GTI President, Dissident Split Over Liquidation Move

Times Staff Writer

Not surprisingly, GTI President James La Fleur and H. Lee Rust, who is leading a dissident group of shareholders that recently gained control of more than 5% of GTI's stock, have differing views on GTI's decision last Friday to liquidate itself.

"You might say I'm organizing myself out of a job," La Fleur said Monday. "But we think it's the right thing to do.

"I don't believe (the divisions) need me, so my job is essentially finished," explained La Fleur, who, since being chosen president in 1975, has eliminated seven GTI divisions. "Over the past several years it's become obvious that our (remaining) divisions would do best if they were left to manage their own businesses."

Liquidation is "management's tacit admission of its inability to manage GTI's assets to maximize profits," countered Rust, president of Baldwin, Rust & Dizney Inc., a corporate finance and investment banking firm in Orlando, Fla.

Rust, who during a meeting last month asked GTI to give his group three seats on GTI's board and to hire a group representative as an operations vice president, on Monday all but ruled out a court challenge that would stall or stop the liquidation.

"I think that GTI shareholders are simply tired of hearing about GTI," said Rust, who again questioned the logic of GTI's board to sell off production facilities in San Diego, Hadley, Pa.; Leesburg, Ind., and Abbeyfeale, Ireland.

On Monday, the market responded to GTI's announcement by pushing GTI's stock up one-half to 2 3/4.

To La Fleur, the stock activity was a "positive reaction" that reinforced the board's decision.

"I'd hardly call (Monday's activity) substantial," said Rust, referring to GTI's Friday announcement that described the worth of GTI's divisions at "substantially" more than the current market valuation.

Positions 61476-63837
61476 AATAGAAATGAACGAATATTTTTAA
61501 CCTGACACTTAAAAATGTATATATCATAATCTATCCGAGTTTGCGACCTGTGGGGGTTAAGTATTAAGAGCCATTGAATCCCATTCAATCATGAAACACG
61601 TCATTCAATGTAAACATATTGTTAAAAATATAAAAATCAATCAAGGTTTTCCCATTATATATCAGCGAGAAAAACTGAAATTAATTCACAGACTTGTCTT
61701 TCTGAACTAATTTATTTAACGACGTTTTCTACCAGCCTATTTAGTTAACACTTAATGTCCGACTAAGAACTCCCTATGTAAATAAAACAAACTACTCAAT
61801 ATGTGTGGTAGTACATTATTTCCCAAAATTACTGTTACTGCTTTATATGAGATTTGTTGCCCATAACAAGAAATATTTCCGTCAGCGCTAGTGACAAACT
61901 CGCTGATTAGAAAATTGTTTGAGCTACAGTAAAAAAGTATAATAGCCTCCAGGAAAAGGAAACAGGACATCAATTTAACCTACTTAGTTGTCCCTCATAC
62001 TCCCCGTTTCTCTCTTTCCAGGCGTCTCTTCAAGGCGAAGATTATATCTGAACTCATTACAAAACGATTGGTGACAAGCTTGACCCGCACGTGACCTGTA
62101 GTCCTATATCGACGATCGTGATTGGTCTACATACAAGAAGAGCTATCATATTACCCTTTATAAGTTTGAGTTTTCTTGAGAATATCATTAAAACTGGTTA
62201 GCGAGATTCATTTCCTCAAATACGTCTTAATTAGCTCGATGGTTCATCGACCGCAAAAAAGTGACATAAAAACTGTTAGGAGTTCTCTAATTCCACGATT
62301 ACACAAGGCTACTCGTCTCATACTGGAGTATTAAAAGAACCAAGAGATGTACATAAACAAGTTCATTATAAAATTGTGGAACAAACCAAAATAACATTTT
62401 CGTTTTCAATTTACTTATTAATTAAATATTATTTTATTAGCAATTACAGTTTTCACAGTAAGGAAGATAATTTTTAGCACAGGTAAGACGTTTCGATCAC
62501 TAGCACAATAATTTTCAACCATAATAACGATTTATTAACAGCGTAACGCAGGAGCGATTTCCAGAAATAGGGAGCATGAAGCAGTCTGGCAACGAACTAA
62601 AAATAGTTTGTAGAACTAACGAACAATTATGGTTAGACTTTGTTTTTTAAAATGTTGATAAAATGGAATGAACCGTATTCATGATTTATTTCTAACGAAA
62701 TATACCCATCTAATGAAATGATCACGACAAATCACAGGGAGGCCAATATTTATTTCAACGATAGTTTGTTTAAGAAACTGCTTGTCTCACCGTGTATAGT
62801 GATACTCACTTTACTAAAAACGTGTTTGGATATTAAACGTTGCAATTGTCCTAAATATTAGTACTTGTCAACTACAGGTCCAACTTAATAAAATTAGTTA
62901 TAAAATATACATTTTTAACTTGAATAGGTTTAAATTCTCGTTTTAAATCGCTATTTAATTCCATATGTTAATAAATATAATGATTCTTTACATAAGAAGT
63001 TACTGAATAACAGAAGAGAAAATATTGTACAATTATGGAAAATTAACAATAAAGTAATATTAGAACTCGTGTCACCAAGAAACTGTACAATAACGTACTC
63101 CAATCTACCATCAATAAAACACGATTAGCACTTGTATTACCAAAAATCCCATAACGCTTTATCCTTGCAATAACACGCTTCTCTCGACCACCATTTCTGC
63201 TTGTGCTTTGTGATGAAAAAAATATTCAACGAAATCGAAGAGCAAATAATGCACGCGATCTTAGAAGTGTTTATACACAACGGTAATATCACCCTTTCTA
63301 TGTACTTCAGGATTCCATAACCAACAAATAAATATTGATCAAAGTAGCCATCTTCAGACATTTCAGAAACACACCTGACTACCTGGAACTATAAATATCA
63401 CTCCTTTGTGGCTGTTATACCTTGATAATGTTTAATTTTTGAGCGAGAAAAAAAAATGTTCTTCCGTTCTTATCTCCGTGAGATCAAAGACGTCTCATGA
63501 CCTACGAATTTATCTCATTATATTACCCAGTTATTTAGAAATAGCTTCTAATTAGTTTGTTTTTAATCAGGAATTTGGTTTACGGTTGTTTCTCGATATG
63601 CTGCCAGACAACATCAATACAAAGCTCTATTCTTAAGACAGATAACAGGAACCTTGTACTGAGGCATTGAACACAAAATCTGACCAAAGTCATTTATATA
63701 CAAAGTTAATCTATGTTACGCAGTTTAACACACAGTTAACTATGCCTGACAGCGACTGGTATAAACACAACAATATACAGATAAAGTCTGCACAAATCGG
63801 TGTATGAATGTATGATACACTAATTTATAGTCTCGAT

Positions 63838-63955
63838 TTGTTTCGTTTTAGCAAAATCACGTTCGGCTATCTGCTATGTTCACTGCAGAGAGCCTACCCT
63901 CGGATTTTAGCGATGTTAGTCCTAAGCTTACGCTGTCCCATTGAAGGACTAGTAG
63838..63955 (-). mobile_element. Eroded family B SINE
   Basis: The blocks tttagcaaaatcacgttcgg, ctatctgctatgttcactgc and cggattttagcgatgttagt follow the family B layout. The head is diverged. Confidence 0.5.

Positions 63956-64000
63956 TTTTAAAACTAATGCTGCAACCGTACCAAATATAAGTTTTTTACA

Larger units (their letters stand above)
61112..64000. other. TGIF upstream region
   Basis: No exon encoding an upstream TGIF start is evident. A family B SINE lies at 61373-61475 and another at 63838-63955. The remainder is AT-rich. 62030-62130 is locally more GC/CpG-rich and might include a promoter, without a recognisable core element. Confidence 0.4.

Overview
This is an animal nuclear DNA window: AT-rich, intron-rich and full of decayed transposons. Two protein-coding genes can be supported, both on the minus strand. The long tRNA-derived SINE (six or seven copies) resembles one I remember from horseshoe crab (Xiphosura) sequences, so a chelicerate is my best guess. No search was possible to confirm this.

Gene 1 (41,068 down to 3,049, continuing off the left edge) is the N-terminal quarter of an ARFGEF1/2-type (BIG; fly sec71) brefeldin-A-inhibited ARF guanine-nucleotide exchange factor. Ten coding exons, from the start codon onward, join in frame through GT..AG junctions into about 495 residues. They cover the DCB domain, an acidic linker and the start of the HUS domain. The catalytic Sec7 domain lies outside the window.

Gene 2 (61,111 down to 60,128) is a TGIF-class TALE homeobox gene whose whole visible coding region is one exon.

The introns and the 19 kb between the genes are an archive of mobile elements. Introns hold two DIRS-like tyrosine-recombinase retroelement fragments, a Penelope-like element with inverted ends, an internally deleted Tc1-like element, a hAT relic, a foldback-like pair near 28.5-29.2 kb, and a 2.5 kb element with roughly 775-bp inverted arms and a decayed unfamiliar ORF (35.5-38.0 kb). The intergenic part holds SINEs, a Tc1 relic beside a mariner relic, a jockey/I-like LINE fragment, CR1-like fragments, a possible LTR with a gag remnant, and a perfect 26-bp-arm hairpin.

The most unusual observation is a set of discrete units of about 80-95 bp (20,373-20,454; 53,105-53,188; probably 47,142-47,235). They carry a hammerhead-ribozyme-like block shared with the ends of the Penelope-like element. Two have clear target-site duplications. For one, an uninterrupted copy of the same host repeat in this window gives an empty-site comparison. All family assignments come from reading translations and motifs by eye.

"Although people seem to be saying 'Yeah, maybe the divisions are worth more than the stock price,' (the stock movement) doesn't indicate much confidence in management's ability to conduct the transactions," Rust said.

For La Fleur, who took over a company with 11 divisions in 1975, the liquidation represented the end of a gradual consolidation in which GTI "got rid of the bad properties and rebuilt others.

"I wanted to get down to one, nice, efficient manufacturing company because (the remaining four) are in distinctly separate businesses," said La Fleur, who added that "the corporate structure was no longer contributing to the well-being of the remaining business."

In contrast, during a meeting last month with La Fleur, Rust's group suggested that GTI "broaden the market base of its individual businesses and consider expansion into new territory," Rust said.

"They didn't want to listen to our suggestions," said Rust, who described his investment banking company as having participated in successful turnarounds at a half-dozen other companies.

Even with just six people on GTI's San Diego staff, La Fleur said, corporate overhead--including his salary--hit more than $1 million during the past year.

He pointed to a directors and officers' insurance policy, with premiums that recently skyrocketed from $6,000 per year to $200,000, as a cost that was hurting the operating divisions.

"Our manager (at GTI' automotive electronics plant in Indiana) gets no help from me," La Fleur said. "He's a nice fellow, and we play golf once in a while, but it's been apparent for the last couple of years that all he's doing (with GTI) is sending the profits back here."

Even though Rust's group made a "very substantial" investment in GTI, it likely will not sue to stop the liquidation.

"(GTI) won't be the great investment which we thought it could have been, but it will be a fair investment," said Rust, downplaying industry speculation that his group's recent appearance pushed GTI management to liquidate the company rather than surrender their management roles. "I don't think (the liquidation plan) had anything to do with us. They had this plan in place a long time before we ever met with them."

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